tv Bloomberg Daybreak Asia Bloomberg November 25, 2021 6:00pm-8:00pm EST
plus, the bank of japan's newest board member sounds an optimistic note on inflation. paul: we have just opened for trade in australia. we have a staggered open, so it's hard to get a read on things. right now, it's looking flat. u.s. markets are closed, so there isn't much of a lead in. new zealand has been trading for a couple of hours currently weaker. we just heard from the reserve bank of new zealand and we will hear more about those remarks in a moment. nikkei futures in positive territory. we will have tokyo cpi numbers out a little later on. the middle east is looking
higher by 1/10 of 1%. u.s. markets are closed today. they will reopen on friday u.s. time. in terms of what's going on in the u.s., we have been closely watching the fed. it took a hawkish turn according to the minutes of its last meeting. now we have goldman economists raising their expectations around the taper. they see it speeding up. then rates start rising possibly as early as may. then a couple of hikes and september and december as well. yvonne: it is interesting this turn after what we saw this week. it signaled that more fed officials are on board when it comes to the faster taper. we heard from one earlier this
week, the san francisco fed president. how do you express this in the markets? we see the yields ticking up. look at what we are seeing on the bloomberg dollar index. we still trading around 16 month highs. we are on track for a fifth week of gains for the greenback. at this point in the near term, people say the dollar still has the strength to go. paul: the dollar gaining at the expense of the kiwi dollar which took a hit this week. inflation running hot in new zealand. it is at 4.9%. we are seeing new zealand leading the charge in global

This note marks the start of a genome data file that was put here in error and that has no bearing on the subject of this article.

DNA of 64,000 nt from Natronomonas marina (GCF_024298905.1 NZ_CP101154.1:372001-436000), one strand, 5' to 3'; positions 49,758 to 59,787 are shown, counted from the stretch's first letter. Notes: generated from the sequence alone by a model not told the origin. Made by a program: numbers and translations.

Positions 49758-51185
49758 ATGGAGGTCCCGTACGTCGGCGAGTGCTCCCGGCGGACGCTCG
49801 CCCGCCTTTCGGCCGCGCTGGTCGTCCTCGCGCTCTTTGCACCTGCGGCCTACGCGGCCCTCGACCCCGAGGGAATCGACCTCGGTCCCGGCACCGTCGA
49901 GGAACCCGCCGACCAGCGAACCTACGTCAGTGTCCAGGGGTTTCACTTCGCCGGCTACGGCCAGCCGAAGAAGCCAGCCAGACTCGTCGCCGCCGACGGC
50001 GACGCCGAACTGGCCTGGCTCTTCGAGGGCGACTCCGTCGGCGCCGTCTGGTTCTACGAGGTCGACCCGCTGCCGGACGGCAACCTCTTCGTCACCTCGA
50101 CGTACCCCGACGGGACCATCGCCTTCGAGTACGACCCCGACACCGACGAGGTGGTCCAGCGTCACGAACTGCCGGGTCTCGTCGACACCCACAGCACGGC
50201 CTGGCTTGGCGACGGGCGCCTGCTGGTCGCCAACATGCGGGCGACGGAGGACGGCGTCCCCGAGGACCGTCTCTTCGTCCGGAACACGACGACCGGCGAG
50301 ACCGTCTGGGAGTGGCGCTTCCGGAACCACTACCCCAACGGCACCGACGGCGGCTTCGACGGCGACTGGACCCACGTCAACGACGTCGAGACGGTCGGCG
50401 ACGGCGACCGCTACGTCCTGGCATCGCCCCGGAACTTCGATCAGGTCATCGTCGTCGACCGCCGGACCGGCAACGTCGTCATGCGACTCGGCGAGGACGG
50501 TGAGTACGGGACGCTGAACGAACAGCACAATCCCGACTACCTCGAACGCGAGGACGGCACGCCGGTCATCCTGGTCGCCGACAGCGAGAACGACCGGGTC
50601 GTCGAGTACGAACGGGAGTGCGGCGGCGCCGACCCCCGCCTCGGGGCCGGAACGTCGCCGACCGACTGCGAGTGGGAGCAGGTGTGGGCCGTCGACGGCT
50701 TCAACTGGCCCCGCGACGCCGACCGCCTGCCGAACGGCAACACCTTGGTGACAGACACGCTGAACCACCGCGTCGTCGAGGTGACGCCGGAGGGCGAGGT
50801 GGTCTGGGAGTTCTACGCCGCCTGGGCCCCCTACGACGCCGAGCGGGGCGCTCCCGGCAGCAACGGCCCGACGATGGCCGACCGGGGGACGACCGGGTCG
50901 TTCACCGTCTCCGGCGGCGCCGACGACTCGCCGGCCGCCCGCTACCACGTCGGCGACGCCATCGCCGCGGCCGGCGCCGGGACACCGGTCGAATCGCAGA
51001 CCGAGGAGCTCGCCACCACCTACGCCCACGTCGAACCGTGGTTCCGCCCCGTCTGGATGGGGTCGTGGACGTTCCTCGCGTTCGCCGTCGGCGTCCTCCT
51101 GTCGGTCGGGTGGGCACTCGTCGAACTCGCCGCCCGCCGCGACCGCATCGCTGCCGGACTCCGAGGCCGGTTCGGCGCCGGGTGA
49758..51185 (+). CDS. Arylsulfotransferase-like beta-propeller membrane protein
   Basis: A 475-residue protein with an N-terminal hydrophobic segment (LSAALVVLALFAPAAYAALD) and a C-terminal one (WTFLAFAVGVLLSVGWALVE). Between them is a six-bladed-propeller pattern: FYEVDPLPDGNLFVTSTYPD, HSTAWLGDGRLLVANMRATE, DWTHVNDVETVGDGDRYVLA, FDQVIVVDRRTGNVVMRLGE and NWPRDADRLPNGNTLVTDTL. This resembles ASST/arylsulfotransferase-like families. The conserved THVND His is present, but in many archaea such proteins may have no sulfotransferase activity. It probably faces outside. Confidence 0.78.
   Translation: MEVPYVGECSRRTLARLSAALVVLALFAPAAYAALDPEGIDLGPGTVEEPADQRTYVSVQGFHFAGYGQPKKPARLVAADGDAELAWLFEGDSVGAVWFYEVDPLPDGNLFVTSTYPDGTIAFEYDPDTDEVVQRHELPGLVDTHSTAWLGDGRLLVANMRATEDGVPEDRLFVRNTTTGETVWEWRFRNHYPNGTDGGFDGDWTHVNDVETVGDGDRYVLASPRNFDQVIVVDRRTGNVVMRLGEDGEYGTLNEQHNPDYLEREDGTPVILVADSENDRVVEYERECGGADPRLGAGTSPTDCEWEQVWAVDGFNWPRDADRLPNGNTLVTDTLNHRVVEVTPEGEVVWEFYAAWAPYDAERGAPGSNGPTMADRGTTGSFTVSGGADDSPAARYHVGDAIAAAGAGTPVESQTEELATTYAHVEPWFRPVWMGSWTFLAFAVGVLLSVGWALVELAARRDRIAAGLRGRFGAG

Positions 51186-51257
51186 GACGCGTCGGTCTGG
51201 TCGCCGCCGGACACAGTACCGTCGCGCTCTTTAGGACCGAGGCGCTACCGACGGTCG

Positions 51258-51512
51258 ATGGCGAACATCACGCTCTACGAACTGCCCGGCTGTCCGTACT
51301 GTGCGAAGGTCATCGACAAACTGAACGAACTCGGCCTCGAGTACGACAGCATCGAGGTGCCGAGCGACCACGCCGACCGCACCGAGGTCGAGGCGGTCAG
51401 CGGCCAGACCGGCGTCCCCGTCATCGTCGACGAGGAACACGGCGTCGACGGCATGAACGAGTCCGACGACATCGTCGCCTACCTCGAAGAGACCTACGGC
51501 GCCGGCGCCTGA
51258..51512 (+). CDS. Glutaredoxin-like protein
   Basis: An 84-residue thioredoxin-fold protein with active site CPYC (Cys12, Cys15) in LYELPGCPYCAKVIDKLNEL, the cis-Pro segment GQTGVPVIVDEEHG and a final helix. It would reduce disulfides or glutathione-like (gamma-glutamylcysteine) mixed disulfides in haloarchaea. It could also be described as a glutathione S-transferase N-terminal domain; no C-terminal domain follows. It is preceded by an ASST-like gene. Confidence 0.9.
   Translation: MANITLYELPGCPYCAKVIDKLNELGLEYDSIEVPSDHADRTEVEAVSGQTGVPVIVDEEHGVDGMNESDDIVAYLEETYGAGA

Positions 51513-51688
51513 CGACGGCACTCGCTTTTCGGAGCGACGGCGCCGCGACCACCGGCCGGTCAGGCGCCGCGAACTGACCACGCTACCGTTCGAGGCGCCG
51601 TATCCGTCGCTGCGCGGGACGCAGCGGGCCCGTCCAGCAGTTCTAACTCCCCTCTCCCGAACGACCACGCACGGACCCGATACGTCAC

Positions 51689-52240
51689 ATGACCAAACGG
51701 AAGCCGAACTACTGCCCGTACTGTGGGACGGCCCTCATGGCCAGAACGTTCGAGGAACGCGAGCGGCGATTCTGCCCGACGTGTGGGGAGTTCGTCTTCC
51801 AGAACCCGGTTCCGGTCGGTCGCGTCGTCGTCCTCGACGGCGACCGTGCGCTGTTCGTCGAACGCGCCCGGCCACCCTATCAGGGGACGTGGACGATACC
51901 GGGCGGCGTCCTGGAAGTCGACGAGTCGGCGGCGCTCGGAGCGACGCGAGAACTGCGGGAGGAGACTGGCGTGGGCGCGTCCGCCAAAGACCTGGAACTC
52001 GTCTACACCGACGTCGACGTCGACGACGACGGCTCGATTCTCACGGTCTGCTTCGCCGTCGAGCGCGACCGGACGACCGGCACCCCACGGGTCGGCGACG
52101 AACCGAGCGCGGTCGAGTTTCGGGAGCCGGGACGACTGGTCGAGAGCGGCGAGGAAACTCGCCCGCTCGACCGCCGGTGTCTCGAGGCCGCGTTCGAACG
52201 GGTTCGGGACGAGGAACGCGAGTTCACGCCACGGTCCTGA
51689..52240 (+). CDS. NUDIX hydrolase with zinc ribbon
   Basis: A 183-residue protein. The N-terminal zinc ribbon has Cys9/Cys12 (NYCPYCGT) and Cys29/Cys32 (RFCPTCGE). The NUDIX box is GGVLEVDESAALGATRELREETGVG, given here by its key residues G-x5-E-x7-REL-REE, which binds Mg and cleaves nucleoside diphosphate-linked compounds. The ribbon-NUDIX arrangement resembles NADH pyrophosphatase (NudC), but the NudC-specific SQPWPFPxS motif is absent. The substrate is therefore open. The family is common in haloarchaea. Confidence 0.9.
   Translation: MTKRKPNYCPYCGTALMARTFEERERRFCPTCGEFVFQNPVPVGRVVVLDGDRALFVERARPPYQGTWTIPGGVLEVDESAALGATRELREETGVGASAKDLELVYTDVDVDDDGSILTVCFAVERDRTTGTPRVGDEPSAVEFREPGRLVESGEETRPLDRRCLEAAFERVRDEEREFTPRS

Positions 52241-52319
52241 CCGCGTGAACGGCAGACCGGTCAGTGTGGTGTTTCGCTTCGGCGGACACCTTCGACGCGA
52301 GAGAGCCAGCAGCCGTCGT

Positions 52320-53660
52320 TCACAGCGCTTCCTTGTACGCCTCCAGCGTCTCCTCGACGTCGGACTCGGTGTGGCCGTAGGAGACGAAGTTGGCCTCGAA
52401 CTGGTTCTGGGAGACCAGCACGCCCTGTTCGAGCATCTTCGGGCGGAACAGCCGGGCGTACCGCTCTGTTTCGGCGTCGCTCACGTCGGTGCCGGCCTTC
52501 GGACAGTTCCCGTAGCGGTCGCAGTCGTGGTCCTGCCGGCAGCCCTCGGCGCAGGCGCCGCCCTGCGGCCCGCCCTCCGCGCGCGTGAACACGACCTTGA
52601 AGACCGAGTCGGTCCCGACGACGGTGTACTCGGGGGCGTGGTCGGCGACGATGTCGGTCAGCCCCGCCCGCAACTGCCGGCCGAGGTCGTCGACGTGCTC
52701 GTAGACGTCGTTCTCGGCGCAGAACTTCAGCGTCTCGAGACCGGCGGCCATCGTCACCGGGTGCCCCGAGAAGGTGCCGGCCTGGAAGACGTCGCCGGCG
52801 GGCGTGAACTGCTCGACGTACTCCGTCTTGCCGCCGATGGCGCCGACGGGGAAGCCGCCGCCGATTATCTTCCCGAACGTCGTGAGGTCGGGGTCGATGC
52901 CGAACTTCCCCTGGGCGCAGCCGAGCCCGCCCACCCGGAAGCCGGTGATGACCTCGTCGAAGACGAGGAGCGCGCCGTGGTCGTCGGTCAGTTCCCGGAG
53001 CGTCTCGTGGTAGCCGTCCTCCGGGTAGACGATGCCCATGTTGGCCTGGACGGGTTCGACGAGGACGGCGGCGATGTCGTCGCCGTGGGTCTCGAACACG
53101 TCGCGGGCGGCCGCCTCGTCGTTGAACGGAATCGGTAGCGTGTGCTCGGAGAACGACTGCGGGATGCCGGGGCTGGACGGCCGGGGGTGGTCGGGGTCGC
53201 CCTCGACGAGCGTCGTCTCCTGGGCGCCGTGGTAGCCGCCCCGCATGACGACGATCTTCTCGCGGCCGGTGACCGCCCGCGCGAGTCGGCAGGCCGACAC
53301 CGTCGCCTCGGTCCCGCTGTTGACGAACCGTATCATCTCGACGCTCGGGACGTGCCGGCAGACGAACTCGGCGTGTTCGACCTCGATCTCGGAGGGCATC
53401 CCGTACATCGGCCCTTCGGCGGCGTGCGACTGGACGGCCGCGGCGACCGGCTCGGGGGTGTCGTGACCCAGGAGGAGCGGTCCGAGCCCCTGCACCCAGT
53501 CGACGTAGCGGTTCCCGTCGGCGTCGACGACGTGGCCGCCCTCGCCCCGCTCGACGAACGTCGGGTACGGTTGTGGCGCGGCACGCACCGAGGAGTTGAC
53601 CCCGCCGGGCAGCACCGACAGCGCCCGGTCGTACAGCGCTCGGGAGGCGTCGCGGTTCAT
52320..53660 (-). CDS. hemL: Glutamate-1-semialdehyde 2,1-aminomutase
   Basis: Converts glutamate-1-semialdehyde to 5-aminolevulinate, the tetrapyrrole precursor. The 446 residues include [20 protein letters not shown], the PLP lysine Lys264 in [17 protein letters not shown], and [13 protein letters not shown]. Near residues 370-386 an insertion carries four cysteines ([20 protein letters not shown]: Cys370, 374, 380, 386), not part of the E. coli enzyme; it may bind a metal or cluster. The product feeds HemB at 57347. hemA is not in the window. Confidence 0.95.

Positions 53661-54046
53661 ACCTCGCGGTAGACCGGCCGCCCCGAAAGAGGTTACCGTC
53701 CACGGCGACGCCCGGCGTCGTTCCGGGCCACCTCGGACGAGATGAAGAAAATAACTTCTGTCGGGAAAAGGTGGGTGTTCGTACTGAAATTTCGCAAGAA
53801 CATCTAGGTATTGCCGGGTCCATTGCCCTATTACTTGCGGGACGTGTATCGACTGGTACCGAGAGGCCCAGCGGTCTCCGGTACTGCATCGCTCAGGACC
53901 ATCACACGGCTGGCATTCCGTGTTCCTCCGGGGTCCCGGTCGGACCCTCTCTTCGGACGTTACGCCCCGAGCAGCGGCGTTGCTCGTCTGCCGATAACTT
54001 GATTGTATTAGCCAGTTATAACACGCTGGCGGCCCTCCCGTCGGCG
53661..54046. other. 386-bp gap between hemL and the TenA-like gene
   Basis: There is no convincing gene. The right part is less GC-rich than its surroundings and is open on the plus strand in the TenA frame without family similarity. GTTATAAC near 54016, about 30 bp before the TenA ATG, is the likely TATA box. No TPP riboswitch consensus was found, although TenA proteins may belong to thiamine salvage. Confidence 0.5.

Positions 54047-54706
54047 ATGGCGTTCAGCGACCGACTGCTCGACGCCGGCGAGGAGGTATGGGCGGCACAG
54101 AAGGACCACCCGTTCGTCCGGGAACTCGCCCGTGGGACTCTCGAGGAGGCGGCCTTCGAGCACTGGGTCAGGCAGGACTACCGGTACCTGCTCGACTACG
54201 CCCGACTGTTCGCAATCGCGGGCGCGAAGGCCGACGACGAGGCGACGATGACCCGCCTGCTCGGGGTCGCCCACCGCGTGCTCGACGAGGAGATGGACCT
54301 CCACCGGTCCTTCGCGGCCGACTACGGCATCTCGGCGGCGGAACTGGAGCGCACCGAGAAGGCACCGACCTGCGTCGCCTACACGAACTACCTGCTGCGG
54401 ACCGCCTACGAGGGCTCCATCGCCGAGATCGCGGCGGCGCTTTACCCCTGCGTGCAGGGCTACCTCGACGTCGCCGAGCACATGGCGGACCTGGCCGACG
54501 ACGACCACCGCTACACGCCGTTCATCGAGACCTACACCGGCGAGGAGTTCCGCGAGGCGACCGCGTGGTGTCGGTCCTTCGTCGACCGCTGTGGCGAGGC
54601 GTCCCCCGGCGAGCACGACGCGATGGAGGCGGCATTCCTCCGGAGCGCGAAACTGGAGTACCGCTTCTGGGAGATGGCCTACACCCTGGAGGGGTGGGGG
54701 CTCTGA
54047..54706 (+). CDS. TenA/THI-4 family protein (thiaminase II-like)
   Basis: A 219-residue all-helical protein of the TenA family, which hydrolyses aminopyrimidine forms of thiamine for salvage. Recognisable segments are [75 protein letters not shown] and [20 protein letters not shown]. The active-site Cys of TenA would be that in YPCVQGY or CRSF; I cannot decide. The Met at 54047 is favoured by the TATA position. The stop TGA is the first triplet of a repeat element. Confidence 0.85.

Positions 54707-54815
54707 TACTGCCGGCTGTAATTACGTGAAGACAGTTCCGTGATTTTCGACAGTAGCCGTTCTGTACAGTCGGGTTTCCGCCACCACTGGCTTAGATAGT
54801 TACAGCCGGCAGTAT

stimulus withdrawal. they tell us they are going to be continuing on that path. this was an earlier conversation with kathleen hays. >> for us, it's really a story about where we think we need to be setting policy to achieve our policy mandates. the reality is that in new zealand, we hit a resilient economy. we have core inflation running near the top of our target range. the unpleasant market is through what we think is next month sustainable unemployment. we are getting clear signals that we need to start, to continue the process of removing stimulus and getting interest rates backup. >> how will you know if you're moving too quickly and jeopardizing jobs growth or moving too slowly and risking letting inflation become more persistent and get out of